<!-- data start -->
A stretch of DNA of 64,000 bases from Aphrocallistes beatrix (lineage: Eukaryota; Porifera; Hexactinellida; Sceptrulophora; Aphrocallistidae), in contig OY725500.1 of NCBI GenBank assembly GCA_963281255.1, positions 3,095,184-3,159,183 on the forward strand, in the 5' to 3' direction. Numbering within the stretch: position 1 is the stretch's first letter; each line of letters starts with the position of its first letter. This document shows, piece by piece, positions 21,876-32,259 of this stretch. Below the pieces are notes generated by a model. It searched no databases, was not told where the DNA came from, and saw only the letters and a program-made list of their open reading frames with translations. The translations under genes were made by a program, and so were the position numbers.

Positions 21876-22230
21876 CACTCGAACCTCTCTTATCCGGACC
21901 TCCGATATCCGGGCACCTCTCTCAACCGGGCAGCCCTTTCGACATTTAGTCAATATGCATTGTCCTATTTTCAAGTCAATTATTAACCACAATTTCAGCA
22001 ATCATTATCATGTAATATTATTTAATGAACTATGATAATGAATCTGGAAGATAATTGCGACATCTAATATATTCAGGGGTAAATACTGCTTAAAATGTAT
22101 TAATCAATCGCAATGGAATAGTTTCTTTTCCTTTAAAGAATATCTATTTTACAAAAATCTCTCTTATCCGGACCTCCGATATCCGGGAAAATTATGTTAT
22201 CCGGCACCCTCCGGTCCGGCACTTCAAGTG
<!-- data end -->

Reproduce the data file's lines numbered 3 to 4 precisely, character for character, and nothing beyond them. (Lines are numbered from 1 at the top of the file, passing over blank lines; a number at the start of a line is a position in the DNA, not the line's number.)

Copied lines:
21876 CACTCGAACCTCTCTTATCCGGACC
21901 TCCGATATCCGGGCACCTCTCTCAACCGGGCAGCCCTTTCGACATTTAGTCAATATGCATTGTCCTATTTTCAAGTCAATTATTAACCACAATTTCAGCA